Home BE EPICUREAN The golden temple’s hidden Daphne paper sculpture

The golden temple’s hidden Daphne paper sculpture

written by Marina Vaptzarova May 12, 2018
www.mayshadmag.com
Marina Vaptzarova

By Marina Vaptzarova

Marina Vaptzarova is a designer of sustainable luxury creating vibrant and inventive collections entirely handmade in Nepal.

Have you ever entered a place, which is not just beautiful to the eye but an enchanting experience that words cannot describe? This is exactly what I feel when entering the gate to the Kwa Baha – The Golden Temple in Patan (Nepal) – home to an interesting Daphne paper book preserving ancient Buddhist scripture.

This Newar Buddhist temple is more than a display of stunning artefacts and serene atmosphere; it is also home to a very interesting and enormous prayer book made with the fascinating Daphne paper.

I was not surprised to learn that this temple was founded in the 11th century. It holds centuries of rituals that bring this special atmosphere, along with the temple’s beautiful carvings and architectural features dating back to the early 15th century. Since then, it has retained its magnificence.

You can enter the Kwa Baha by its main entrance from the east, a narrow walkway that leads to the temple courtyard; its railings are lined with oil lamps and prayer wheels. Daily vivacious life begins with devotional services as early as three in the morning! Very few other ‘bahas’ (temples) in the Valley have rituals conducted as conscientiously as they are here at Kwa Baha.

Kwa Baha always captivated me, long before I discovered the sacred book Nil Patra, it treasures inside! This ancient 300-page book holds very large Daphne paper pages – 45cm by 15cm – it’s colossal! The name Nil Patra meaning ‘blue page’ was aptly given since each multi-layered Daphne page was effectively dyed using an old technique, in a very dark blue (nearly black) colour. It was handwritten in Newari script using gold ink along with intricate colourful illustrations.

Nil Patra holds the Prajnaparamita, a central text of Mahayana Buddhism. It combines the Sanksrit words ‘prajna’ meaning ‘wisdom’ with ‘paramita’ meaning ‘perfection’. It was written by hand in Sanskrit language using Newari script by a monk (Bikshu Ananda in Nepal, around 1115 A.D. under King Avaya Malla). This incredible book is embellished with a silver cover.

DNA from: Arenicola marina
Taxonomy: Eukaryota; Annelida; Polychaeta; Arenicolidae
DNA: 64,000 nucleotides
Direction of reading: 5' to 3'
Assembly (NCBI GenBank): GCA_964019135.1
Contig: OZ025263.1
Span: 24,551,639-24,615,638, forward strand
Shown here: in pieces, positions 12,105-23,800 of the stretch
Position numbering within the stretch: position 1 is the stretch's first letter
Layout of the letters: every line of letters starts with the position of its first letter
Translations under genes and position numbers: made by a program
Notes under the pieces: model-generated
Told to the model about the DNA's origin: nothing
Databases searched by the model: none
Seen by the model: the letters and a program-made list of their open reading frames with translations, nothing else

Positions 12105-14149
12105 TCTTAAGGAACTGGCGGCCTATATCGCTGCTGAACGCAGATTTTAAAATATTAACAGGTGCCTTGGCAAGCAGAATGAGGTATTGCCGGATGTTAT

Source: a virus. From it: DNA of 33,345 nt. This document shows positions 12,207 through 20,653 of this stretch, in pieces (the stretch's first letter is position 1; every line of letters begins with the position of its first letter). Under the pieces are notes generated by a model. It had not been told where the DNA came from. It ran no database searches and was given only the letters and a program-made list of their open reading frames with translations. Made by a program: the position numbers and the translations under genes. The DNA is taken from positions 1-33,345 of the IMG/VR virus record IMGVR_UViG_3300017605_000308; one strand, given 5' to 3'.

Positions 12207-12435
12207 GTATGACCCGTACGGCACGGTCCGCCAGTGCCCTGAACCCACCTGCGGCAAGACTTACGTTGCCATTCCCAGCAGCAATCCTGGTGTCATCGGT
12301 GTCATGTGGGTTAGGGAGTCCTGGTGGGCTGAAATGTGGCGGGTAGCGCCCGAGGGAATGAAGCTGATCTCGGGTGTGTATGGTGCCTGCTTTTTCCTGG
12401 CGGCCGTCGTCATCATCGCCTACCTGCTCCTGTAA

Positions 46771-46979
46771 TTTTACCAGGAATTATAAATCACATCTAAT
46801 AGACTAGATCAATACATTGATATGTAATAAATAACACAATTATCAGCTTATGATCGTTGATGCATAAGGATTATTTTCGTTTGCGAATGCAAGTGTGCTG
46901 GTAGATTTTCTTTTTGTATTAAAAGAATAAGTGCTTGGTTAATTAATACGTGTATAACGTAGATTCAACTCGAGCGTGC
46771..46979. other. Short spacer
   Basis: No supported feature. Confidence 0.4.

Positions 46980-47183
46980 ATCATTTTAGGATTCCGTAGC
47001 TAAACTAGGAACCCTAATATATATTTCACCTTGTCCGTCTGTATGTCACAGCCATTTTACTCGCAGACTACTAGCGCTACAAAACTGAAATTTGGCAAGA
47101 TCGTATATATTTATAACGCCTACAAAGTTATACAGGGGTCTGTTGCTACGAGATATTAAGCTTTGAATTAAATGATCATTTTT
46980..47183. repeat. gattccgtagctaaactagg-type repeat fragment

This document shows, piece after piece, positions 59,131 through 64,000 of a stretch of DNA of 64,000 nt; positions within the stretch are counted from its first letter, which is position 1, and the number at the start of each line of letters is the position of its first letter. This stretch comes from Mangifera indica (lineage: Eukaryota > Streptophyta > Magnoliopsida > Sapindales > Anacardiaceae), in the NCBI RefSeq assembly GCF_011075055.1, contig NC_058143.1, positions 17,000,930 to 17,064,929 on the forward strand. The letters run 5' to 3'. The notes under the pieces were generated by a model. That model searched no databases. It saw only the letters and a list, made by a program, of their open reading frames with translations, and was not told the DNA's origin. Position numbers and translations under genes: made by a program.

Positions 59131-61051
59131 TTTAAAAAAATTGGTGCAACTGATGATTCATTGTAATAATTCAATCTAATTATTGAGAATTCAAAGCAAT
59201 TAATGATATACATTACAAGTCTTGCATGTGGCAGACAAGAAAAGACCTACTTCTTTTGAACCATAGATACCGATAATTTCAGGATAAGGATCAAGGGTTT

Can you notice the holes in the pages? They are made for binding purpose using a cord, tying the ancient yet strong pages together.

Devotees give offerings and pay their respects by touching the Nil Patra and receive in return blessings from the scriptures. The Nil Patra is not just a book, it is an object of devotion, opened only on special occasions and ceremonies.

About Daphne Paper

The support for this Buddhist scripture is the traditional paper from Nepal made from the bark of the daphne bush, found naturally and exclusively in the Himalayas. It has been used for centuries, playing a vital role in recording scriptures. A Senior Tibetan Lama describes this to me in a previous article, The Paper Pilgrimage.

Daphne paper has so many fascinating uses and forms in Nepalese tradition. From ritual cards used in Buddhist ceremonies to Astrology charts (an ancient and still an active practice today), national archives and paintings to headache cures! Its appearance and texture is fantastic, and it can last for so long! This is why I was inspired to create hundreds of designs since 1993 using this exceptional fiber as paper and transformed to create the innovative vegetal leather I named Daphley.

It’s thanks to its pages made of Daphne paper — which has natural anti-insect properties — that the Nil Patra could live through so many centuries, and more still. Often, wood pulp based paper would be eaten up by insects known as Silver Fish, but not with Daphne paper!

Imagine, in this modern age, to be able to preserve your prose and memories on such paper for centuries!

Our journals are designed to transport its user to a far away realm and get in touch with nature’s best resources.

Combining this modern and ancient theme is also our ethos of keeping tradition and ancestor knowledge alive through our products for modern and contemporary users. View a small collection here at Positive Luxury.

And if you think it is difficult to write on Daphne paper, see what mediums you can use on the various types of handmade Daphne paper in this article.

You may also like

Leave a Comment